sists of seven new large buildings and nome
repairing and machinery shope, all dam?
aged by the bombardment of September 23.
During the morning of December 10, the
navy transported Major Spence's com?
mand from Olangapo to the town of Subig'
five miles distant. The enemy was seen
deserting Subig as the troops landed, and
the latter occupied it without resistance.
They found the place abandoned by the
retreating enemy, who fired a few shots.
The Americans deployed to the right and
left of the town and killed one of the
General Grant and the remainder of his
command arrived at Olangapo yesterday
afternoon. He will proceed today to Su?
big and join Major Spence. General Grant
will move north along the coast and will
effect a juncture with the Twenty-fifth In?
fantry under Colonel Andrew S. Burt, who
was reported eight miles from Iba, Decem?
ber 7. The enemy encountered in General
Grant's advance fled to the mountains and
scattered. General Grant is now garrison?
ing the town he occupies. No casualties
ore reported in his command.
Washington, December 11.?The follow?
ing otblegram has been received at the
Navy Department from Admiral Watson
telling of the part played by the navy in
the occupation of Subig Bay :
"Main*, December 11.?On the ntorn
inz of the 9th about 11 o'clock I receive.! a
telegram from Schwan, asking for Mac
Arthur, our co-operation with Grant's
forces scattered towards Olangapo, Subig
Bxy. I subtended the Charleston court o
inquiry, and plaited tlie same evening foi
Sobig with the Baltimore, Oregou und s
company of marines from ;lie barrack?.
We arrived at daylight on the lOih, with
landing parties organized. Found Major
Stevens in pot-session of Olangapo, having
arrived at dark on the 9th. Relieved the
army forces by 100 marines, Myers com?
manding. Transported the army detach?
ment to Snblg. The town was abandoned
on our arrival. Grant arrived in the af?
ternoon. We left the Oregon, (he Gardaijui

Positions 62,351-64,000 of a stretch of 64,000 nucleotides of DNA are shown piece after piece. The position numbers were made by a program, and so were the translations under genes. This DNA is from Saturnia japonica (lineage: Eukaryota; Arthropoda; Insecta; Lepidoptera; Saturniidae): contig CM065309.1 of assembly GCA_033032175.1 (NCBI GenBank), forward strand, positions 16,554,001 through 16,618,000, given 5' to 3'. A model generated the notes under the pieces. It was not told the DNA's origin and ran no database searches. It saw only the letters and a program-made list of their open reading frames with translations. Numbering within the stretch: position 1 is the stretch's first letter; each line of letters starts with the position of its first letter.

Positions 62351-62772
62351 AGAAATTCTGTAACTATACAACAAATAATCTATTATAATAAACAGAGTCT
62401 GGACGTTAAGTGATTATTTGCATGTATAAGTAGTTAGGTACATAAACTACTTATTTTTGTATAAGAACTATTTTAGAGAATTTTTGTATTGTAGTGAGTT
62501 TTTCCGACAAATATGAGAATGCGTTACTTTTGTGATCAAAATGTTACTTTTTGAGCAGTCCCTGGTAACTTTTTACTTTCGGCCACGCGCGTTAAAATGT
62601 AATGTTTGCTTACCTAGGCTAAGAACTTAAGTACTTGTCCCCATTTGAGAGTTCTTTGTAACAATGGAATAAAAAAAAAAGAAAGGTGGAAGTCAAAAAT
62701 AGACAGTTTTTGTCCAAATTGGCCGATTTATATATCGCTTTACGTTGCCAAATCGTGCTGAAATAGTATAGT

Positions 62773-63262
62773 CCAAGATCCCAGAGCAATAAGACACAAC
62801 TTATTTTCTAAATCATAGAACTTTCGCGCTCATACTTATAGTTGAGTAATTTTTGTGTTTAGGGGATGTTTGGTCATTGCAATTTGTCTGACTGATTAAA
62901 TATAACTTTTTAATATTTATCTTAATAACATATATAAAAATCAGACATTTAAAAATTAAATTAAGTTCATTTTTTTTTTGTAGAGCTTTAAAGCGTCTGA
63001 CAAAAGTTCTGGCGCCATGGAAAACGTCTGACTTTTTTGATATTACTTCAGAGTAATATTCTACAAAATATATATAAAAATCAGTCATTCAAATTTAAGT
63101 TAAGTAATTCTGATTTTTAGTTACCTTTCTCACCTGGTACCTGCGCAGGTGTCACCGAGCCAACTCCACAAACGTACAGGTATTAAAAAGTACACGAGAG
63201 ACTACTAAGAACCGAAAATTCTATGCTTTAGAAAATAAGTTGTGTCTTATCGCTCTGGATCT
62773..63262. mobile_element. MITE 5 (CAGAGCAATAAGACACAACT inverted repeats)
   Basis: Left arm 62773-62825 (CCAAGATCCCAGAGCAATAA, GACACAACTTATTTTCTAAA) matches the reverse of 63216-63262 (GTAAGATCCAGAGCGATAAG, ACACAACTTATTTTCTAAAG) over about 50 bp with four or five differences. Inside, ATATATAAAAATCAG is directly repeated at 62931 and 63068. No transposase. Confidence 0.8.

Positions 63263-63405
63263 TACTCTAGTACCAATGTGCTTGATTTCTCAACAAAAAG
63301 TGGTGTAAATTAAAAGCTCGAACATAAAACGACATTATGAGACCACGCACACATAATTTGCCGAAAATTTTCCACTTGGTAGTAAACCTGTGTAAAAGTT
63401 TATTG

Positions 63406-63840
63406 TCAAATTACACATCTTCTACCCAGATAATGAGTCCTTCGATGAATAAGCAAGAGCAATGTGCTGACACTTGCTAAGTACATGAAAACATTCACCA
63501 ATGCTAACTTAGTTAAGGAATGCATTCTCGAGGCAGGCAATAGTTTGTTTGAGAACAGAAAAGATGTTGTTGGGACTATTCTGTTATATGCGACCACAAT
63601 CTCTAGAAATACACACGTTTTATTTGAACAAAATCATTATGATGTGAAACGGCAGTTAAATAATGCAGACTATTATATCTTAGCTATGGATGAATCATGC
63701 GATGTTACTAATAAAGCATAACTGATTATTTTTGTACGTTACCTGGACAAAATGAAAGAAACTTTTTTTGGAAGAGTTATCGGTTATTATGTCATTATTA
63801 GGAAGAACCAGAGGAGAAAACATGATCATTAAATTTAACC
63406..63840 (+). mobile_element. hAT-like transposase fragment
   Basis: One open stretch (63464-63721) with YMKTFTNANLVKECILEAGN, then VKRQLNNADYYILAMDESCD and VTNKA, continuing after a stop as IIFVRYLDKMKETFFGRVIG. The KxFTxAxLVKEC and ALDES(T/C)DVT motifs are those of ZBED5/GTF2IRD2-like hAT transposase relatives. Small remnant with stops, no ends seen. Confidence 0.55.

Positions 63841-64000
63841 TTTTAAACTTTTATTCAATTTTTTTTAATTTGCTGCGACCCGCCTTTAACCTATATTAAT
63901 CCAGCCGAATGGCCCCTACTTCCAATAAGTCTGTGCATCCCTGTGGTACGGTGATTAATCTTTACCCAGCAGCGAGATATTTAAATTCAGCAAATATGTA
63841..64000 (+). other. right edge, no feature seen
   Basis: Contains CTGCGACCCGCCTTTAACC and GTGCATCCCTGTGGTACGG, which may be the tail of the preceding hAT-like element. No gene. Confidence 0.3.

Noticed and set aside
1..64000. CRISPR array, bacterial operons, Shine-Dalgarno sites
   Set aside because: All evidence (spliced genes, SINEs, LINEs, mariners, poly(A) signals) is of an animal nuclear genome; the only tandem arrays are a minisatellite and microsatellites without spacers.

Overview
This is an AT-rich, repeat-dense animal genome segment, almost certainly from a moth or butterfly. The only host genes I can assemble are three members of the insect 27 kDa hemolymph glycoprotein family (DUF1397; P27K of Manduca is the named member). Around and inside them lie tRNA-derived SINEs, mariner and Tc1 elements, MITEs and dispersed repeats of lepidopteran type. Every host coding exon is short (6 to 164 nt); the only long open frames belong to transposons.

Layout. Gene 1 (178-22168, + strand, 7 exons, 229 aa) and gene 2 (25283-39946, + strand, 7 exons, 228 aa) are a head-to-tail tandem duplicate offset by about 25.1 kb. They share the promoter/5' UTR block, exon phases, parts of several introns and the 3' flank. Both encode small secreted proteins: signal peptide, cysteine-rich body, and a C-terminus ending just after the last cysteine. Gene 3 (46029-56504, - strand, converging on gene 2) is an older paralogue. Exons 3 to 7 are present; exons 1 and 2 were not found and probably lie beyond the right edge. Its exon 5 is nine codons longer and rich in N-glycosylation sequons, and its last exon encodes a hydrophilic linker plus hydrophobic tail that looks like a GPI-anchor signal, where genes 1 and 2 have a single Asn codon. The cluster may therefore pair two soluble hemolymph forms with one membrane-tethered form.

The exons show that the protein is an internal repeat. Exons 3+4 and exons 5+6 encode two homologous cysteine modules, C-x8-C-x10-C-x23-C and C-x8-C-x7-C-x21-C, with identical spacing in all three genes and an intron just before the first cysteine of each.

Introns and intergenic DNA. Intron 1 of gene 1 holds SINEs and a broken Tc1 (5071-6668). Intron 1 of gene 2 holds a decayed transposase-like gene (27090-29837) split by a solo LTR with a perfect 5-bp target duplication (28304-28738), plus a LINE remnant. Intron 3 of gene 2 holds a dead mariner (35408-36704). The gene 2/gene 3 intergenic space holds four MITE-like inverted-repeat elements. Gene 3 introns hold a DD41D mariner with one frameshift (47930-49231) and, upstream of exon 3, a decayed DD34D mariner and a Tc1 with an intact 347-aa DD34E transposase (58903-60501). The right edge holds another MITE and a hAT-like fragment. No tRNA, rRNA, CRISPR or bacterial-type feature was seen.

and the Mindoro and returned to Cavite
on the 11th. The Olangapo navy ma?
chinery is in fair condition, the shops
lamaged only by previous attack."
GERMANY AND EXPANSION.
Count Von Buelow Explains the Aspira?
tions of the Empire.
Berlin, December 11.?During the de
jate on the estimates of the Reichstag to
lay, Prince Hohenlohe, the Imperial
Jhaneelior, announced that the federal
?overnments bad come to the conclusion
;hat the present nnvy was insufficient for
;he country's needs and that estimates for
loubling the present number of warships
ivould be submitted.
He added that the period within which
:he increase of the navy would be effected
Aas not to be fixed by law, the number of
lew ships to be provided annually in the
estimates being decided in accordance
with the budgetary requnetrents.
Count Von Buelow, in supporting the
proposed increase in the navy, said :
"The President of the United States in
iis message expressed himself concerning
;he good relations between the United
Stales and ourselves with a warmth that
ills us with sincere satisfaction, and as fai?
ls Great Britain is concerned we are wili?
ng and ready to live in peace and concord
ivith her on the basin of full reciprocity
ind reciprocal consideration."
Alluding to the warlike changes and
evelations of the past few years, he said :
'I cannot yet believe that a new partition
)f the earth is imminent. We wisii to in
lerfere with no foreign power, but we do
lot wish to let our face be troddden upon
[>y any foreign power, nor let ourselves be
pushed aside either politically or economi?